I had seen Marvin Tate’s D’Settlement and my sista Smokey do full shows outside of the open mic, and that was my inspiration. That was on a Wednesday. That weekend, as I was still figuring out how 2 do this, I walked N2 my 1st 2 bookings while at the African Fest at DuSable. Both were hosting gigs (which I had never done) 4 poetry shows. 1was co-hosting with brotha Malik Yusef at some Brewery on the near Westside and the other was a bi-weekly with Sista’s of Vizion at the Ebony Room. I admired Brother Mike and Triple Blak’s hosting skills at Jazz & Java, so I pulled my notes from them. As it applied 2 my own shows, I took my knowledge of House party promotion and used that as my template 2 get folks out 2 my events. That’s what it’s been ever sense. Those initial crowds at the event were primarily from the House community. It was “discopoetry” 4 real!

GO BANG! Magazine: Your God-given gift as a wordsmith has blessed you with the opportunity to travel the globe sharing your powerful words with the world. Prior to walking on stage to perform, what goes thru your head? What is your mission? What is the ultimate message that you want the audience to “take away?”

Khari B: My job as an artist is 2 document the times we’re living N. It is 2 inspire and inform the People. That is my mission EVERYTIME I put a letter 2 page or foot 2 stage. I want the audience 2 walk away filled with something they didn’t have when they arrived or at least more of it. The intention is 2 B joy and/or information, 2 do with as they will. I’m a creative propagandist that uses truth as my medium. The People need some truth. I give it 2 them N an energetic fashion so that it sticks.

All I’m thinking as I head 2 a stage is “let’s do this!” “Let’s have some fun!”

GO BANG! Magazine: Who are some of the artists, musicians, spoken word artists and other creatives that inspire or motivate you to perform and why?

Khari B: I named a few cats above, both national and locally-based folks, who helped 2 build where I stand. When I cut my 1st album I was using MC Hammer’s template of selling out of the trunk 2 get it done (obviously he was far more successful at it than I. HA!) instead of begging 4 a record deal. Prince was always an inspiration both performatively and business-wise. My Holy Trinity of performance is Jimi Hendrix, Jim Morrison and Janis Joplin. They R the definition of letting it all go on stage. Sonia Sanchez, Gil Scott, Nikki G., the Last Poets and Mama Gwendolyn Brooks R my teachers. I’m overjoyed 2 have performed with or 4 all of them at some point along the way.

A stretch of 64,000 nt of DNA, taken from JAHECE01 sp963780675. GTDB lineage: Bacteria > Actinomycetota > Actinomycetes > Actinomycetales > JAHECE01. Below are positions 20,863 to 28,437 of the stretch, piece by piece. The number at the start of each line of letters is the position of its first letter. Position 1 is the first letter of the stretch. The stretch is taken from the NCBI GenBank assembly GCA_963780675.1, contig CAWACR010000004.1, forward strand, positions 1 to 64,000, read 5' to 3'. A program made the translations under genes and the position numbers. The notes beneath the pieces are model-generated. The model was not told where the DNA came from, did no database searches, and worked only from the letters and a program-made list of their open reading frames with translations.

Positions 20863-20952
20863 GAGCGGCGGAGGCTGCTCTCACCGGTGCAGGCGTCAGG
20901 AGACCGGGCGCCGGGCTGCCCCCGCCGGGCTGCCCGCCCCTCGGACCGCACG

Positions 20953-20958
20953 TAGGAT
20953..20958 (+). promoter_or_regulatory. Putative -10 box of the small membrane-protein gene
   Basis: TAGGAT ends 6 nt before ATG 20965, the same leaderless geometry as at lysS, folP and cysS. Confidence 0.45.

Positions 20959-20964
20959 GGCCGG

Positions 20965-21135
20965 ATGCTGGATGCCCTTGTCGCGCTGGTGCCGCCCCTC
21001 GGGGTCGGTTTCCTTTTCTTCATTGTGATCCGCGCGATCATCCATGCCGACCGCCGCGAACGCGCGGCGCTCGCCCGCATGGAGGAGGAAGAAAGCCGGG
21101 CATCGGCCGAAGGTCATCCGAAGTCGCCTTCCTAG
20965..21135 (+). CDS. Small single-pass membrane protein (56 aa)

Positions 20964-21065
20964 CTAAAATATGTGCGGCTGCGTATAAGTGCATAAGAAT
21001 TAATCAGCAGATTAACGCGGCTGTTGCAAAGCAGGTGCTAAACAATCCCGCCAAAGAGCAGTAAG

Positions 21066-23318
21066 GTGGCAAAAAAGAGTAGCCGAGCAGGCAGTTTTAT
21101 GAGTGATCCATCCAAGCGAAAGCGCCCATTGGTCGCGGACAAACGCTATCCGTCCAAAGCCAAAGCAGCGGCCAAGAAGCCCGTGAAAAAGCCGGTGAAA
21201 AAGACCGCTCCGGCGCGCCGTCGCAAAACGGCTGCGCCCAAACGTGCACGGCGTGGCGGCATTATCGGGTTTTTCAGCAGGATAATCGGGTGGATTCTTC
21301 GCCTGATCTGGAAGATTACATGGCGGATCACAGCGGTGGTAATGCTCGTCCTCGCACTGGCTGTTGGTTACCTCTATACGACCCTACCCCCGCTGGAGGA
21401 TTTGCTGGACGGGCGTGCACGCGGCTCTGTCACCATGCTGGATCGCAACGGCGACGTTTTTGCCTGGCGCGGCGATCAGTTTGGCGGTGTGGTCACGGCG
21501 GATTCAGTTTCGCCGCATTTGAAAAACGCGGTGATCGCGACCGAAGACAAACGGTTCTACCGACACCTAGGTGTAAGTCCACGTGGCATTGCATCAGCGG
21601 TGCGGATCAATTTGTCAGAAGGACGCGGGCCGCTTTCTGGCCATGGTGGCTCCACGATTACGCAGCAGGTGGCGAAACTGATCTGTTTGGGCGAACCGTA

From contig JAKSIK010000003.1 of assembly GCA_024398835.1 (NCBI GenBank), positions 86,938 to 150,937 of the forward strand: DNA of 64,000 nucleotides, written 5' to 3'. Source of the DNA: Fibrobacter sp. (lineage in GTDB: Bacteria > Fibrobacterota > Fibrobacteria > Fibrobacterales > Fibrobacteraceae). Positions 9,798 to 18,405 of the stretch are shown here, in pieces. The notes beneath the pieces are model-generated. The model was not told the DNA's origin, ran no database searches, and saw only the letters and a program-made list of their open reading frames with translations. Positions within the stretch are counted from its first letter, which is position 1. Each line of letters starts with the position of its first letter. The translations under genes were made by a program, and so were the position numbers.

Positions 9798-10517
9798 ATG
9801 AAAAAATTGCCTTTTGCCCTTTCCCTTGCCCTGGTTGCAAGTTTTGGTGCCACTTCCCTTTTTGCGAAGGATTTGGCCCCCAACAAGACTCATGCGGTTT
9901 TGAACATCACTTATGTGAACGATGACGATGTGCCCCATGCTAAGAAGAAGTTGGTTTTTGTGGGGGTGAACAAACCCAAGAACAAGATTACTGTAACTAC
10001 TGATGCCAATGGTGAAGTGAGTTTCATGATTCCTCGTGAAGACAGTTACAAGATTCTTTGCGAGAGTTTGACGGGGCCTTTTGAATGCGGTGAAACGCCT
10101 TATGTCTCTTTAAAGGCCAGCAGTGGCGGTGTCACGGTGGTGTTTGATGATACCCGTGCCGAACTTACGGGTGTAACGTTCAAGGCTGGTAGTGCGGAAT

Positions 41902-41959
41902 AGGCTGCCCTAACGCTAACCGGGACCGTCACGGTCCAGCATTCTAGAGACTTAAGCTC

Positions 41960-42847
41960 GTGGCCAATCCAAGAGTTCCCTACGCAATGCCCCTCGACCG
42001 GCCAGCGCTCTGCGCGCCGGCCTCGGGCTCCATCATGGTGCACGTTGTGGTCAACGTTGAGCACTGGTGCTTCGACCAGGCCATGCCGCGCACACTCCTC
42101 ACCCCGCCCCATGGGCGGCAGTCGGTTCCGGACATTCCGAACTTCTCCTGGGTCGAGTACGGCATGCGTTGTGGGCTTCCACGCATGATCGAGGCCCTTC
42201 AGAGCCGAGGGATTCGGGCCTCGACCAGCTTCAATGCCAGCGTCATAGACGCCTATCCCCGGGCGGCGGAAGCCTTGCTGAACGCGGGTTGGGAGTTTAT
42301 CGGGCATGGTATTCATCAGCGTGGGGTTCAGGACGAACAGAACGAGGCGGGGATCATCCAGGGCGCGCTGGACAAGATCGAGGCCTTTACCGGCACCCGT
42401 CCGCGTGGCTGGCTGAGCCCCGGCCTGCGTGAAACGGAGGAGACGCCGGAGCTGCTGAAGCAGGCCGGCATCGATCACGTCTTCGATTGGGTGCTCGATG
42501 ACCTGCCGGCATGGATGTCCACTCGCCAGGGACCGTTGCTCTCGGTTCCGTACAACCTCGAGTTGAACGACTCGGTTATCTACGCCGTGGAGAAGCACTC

I don’t think that I could B the artist I am if I came up anywhere else but Chicago. It’s a city filled with creative energy and, at the time I was coming up, a respect 4 and expectation 2 B one’s self. That didn’t happen everywhere and throughout time. House culture validated a necessity 4 our uniqueness, so that was already ingrained. But culturally and artistically, Chicago made me a better creative. It may not have an industry 2 properly support its artists’ careers but it makes them powerful creatives nonetheless. We stand out wherever we go. Here, I’m surrounded by an unparalleled artistic community. U can damn near trip over someone who should B a legend. I love it. I wish our folks could C it and make it happen.

When I hit the stage, I’m N clothes by Chicago-based designers like Embody by Talibah Mc, Mike Sims, Status Kno, Free Breakfast Apparel and Agriculture Chicago, accessories by Clay & Chloe, K-Fleye and Copper Candy. Our events R sponsored by Black businesses like Wakanna and the South Side Help Center most recently. My Chicago community is dope and they inspire and push what I do. I do my best 2 reflect and respect that in every aspect.

GO BANG! Magazine: Your “Thee Debauchery Ball” is a legendary annual event that I have had the pleasure of attending a few times. It was an experience that I will never forget, in a good way! Please explain to our “virgin” readers, who may have never attended, exactly what the “Ball” is and how you creatively co-produced and developed it into a feature film.

Khari B: The Debauchery Ball is a private, tasteful, erotically-themed protected space 4 Black people (and other POCs) where music, art and performance are synthesized for a most memorable, highly-anticipated, sensual, sensory-engaging experience. It’s a high-energy, liberated space of comfort and joy, free of constriction, oppression and self-deprecation emphasizing consent, respect and personal interaction, all grounded in House culture. If someone can’t read and fully comprehend all of that, they don’t need 2 B there. 😉

As I stated above, I’m a part of a beautiful and talented creative community. Being a part of that community and producing this type of event over years attracts all kinds of folks that possess skills that I don’t. This is not a small or easy event 2 organize. That said, I rely on others that I trust, who know and love the product and R enthused about being a part. David Weathersby is 1 such person.

Having worked with him over the years, I approached him about getting me some footage of the Ball that I could later use promotionally. He handled that but fell N love with the whole thing and asked if he could produce a documentary on it. I agreed. He went 2 work, communicated with me openly and as needed, and the final product came out more amazing than I could have imagined! David is simply a great guy and phenomenal filmmaker. I didn’t get N his way of making it happen and I was free 2 continue doing what I needed 2 do 2 make it happen. I trusted him because he’s always been a man of integrity, humility and genuinely supportive of the rest of the community. Because of that, he captured the spirit and nature of the Ball perfectly and it shows as crowds R loving it around the world now.